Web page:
Friday’s two new infections take the statewide 14-day rolling case average to 9.3 new cases per day.
That exceeds the 14-day five-case average the state government had hoped to achieve by the end of this week, but Mr Andrews has said an average of 10, or thereabouts, could be “as good as it gets” for Victoria in the near future.
Across the state there are 157 active coronavirus cases, including seven in regional Victoria, and 14 Victorians are fighting the virus in hospital, but no COVID-19 patients are in intensive care.
However, health authorities are still concerned about the state’s mystery cases – those without a known source of infection. The number of mystery cases will influence which restrictions will be eased on Sunday.
Victoria’s fortnightly tally of mystery cases to October 13 stands at 17, more than three times the government’s target of five or less.
It comes amid news Melbourne’s five-kilometre movement limit could be increased to 20 kilometres and other ambitious thresholds for lifting the city’s tough stage-four lockdown restrictions could be revised when Mr Andrews updates Victoria’s pandemic road map on Sunday.
Ironically, if the date for Melbourne to move to step three of reopening had still been set at October 26 – rather than being brought forward to October 19 – the 14-day average would be shaping up nicely against its target of five or less.
The Premier dashed the hopes of Melbourne restaurant and cafe owners, reiterating that hospitality venues in the metropolitan area will not be getting a green light on Sunday to reopen to seated diners.
He also reiterated that Sunday’s announcements about easing restrictions will be about “social” rules, not economic ones.
“On Sunday we will be bringing some things forward, but they will be in the lower risk category,” Mr Andrews said.
The so-called “ring of steel” around Melbourne is here to stay for the near future, in order to protect regional Victorians, Premier Daniel Andrews said.
Mr Andrews said authorities have not yet made a final decision about redrawing or scrapping the controversial case targets for easing lockdown restrictions, but noted he will give people a “sense of what the most important considerations for us will be in making further decisions about next steps”.
If the daily COVID-19 case numbers continue to decline, Mr Andrews said Melbourne would be on track to move to step three of its reopening road map sooner rather than later.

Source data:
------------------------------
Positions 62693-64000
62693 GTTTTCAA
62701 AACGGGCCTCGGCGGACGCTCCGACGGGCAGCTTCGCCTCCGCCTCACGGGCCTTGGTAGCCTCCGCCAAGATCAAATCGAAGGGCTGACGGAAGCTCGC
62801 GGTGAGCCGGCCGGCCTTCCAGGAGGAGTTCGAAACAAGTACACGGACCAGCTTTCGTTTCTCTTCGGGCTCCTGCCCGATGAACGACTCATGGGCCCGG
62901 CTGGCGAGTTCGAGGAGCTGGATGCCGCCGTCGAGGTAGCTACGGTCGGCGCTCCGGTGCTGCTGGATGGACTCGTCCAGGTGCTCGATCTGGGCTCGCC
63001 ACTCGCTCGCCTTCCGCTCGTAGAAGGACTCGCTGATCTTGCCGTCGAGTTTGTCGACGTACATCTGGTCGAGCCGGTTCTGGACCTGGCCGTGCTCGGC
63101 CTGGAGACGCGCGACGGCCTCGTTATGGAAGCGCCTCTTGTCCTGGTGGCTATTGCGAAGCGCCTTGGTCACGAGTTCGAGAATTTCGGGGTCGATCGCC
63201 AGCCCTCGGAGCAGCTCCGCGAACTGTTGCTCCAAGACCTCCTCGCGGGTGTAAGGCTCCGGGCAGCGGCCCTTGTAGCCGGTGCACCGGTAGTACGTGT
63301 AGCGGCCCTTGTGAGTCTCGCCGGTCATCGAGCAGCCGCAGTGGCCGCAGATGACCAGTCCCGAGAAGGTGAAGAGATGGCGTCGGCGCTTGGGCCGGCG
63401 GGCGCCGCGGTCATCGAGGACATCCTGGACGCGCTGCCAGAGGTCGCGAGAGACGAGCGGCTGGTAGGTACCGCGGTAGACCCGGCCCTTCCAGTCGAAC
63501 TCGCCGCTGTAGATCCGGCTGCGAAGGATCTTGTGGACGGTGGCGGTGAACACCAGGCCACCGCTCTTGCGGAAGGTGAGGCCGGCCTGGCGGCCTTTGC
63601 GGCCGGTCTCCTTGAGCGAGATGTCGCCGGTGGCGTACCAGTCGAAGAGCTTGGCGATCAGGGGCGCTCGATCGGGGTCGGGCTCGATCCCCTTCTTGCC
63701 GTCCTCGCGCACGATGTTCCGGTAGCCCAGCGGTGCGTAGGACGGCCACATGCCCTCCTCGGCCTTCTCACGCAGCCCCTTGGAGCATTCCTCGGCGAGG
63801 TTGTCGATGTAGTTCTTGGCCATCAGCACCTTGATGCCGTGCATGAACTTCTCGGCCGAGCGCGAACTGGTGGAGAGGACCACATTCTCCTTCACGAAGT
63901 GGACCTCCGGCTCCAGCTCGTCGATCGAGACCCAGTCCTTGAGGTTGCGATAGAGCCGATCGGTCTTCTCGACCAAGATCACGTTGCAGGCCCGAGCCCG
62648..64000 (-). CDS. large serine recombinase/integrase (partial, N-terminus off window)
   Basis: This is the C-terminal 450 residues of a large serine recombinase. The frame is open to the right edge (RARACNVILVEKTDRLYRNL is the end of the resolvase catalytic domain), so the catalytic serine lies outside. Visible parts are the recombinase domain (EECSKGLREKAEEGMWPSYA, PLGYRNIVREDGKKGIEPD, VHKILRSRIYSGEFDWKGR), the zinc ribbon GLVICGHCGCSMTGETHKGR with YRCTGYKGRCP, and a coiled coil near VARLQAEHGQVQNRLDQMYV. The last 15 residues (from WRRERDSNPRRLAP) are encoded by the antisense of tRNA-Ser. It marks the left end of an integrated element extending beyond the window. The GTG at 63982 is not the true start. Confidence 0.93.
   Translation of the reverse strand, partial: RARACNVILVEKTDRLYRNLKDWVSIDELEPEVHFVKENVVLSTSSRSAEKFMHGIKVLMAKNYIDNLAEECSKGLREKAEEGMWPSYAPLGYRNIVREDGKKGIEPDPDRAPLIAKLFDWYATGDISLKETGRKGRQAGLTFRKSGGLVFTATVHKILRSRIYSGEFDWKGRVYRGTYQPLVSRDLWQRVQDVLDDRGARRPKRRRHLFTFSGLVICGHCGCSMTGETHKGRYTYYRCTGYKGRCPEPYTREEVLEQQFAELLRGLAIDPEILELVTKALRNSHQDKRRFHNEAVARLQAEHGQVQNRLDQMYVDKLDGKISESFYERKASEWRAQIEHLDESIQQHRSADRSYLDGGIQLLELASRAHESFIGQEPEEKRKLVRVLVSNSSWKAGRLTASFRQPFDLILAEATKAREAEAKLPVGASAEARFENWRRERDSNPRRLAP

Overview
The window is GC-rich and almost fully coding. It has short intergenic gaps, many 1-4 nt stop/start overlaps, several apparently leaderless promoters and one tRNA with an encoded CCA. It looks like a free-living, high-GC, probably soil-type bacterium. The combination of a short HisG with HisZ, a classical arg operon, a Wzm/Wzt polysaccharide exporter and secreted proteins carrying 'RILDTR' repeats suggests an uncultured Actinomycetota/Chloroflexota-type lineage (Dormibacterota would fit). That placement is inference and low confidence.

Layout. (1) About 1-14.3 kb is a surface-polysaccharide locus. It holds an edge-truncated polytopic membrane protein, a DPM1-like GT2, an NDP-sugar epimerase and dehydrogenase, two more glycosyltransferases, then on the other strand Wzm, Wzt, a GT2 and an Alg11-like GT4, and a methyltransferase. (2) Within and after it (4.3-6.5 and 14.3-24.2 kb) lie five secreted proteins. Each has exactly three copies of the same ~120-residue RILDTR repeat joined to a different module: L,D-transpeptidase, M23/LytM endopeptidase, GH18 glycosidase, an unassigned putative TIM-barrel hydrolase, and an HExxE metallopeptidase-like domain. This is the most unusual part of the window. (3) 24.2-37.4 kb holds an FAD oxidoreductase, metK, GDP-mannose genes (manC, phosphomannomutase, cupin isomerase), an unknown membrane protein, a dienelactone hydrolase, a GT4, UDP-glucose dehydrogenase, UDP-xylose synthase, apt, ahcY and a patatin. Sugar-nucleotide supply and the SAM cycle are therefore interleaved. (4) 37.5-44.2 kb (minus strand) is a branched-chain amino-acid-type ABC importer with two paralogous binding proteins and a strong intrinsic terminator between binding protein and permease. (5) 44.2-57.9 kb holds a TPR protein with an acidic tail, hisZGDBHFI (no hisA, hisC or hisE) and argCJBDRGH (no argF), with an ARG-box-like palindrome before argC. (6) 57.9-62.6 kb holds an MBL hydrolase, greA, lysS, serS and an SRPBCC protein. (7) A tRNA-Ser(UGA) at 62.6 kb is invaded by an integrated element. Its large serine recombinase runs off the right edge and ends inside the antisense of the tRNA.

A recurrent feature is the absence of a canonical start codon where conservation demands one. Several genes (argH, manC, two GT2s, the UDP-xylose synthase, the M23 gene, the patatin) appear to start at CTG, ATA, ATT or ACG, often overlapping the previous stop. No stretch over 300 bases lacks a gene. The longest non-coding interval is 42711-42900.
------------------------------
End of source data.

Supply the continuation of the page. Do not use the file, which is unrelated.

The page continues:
Melburnians who own properties in the country would be allowed to travel to prepare their homes for the summer fire season, the Premier said. But there would be hefty penalties for those who try to take advantage of the yet-to-be-revealed arrangements.
Mr Andrews also said golf clubhouses won’t be reopening, but that the government would try to allow people to start doing the things they love and give them a sense or normalcy.
Police probe truckie as Shepparton awaits results
Police are still investigating the super-spreader truck driver who sparked COVID-19 outbreaks in Kilmore and Shepparton. No decision has been made about what penalties he might face after failing to tell contact tracers he had stopped in Shepparton until three cases emerged in the regional city.
Nearly 5000 people have turned up to be tested so far in Shepparton, with the vast majority of those tested on Wednesday returning negative results. Results from Thursday’s tests will be processed on Friday and announced on Saturday.
Coronavirus tests of the Kilmore residents who have been isolating since the Chadstone cluster spread to the town have all returned negative results.
Mr Andrews described the general testing effort as a “deeply impressive thing”, with 16,381 Victorians tested for the virus on Thursday.
Last week, 97 per cent of all COVID-19 test results were returned within one day. That’s an improvement from 93 per cent last month, Health Minister Martin Foley said.
The Premier said there was a “genuine determination” across the Victorian community to see the virus off.
“We haven’t listened to the loudest voices. We haven’t lost our nerve. That’s how you go from 725 cases to two cases. Look at France, look at England, look at the entirety of the United States … we have had our challenges, but we are very well placed, and I am proud to lead a state where people know the task and they know that it’s challenging and, as painful as it’s been, the strategy is working, the strategy is absolutely working.”
Meanwhile, a constitutional challenge to the validity of Victoria’s COVID-19 lockdown rules could be heard in the High Court as soon as November.
Prominent Mornington Peninsula hotelier Julian Gerner is suing the state government, saying his restaurant has lost millions in revenue due to the second lockdown.
Mr Gerner’s argument also questions whether restrictions such as the five-kilometre rule and essential worker permits are a disproportionate response to the threat of coronavirus, and contrary to the implied constitutional rights of freedom of movement.
Mornington Peninsula residents have said expanding Melbourne’s five-kilometre travel limit will not lead to an influx of people flooding beachside suburbs. Melburnians are already flouting lockdown restrictions and travelling to beaches and holiday homes on the Peninsula, according to locals.
“They’re already here,” Peninsula resident Kelly told radio station 3AW on Friday morning. “You can tell when they’ve got their suitcases in their cars.”
Tootgarook woman, Maggie, said her street was full of holidaymakers. “The street that I live in, the majority of houses are holiday homes, and every week for months now you get four or five cars in the driveway,” she said.
The Mornington Peninsula is considered part of metropolitan Melbourne and is subject to stage four lockdown restrictions.
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Marissa Calligeros is a journalist at The Age
Craig Butt joined The Age in 2011 and specialises in data-driven journalism.